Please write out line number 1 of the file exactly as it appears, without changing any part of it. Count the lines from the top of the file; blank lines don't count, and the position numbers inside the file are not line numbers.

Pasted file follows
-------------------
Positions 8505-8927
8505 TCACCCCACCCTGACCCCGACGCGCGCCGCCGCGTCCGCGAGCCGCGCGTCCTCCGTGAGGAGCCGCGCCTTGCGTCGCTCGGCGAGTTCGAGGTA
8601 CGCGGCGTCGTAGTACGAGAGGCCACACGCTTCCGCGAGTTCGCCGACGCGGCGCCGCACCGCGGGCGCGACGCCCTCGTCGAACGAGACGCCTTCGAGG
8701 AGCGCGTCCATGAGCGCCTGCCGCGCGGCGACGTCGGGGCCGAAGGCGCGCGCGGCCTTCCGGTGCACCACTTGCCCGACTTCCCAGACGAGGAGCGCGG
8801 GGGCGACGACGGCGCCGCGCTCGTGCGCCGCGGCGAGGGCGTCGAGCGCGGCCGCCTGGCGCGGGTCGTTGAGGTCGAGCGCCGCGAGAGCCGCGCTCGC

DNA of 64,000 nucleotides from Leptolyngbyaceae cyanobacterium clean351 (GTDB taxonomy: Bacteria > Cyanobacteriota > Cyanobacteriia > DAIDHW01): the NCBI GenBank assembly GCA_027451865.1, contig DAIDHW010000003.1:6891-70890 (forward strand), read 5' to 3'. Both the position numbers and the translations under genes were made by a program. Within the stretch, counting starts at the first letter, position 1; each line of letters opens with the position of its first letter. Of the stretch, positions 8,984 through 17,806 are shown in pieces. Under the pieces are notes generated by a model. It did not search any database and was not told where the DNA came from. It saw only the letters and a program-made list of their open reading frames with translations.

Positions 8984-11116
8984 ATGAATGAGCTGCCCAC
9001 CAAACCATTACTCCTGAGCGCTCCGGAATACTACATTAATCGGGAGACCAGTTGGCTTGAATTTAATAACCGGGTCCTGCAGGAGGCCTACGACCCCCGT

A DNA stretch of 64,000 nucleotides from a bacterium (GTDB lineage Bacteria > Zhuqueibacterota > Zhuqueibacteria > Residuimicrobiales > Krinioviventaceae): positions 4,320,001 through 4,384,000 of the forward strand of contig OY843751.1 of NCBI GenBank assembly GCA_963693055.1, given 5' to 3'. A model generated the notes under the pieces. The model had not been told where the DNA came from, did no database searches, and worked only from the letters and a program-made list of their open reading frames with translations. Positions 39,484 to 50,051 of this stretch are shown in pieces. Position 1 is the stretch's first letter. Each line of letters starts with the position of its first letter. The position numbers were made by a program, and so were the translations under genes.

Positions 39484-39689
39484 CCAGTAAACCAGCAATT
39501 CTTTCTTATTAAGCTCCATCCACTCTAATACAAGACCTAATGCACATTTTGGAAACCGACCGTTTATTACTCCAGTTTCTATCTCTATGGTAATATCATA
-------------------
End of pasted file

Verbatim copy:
Positions 8505-8927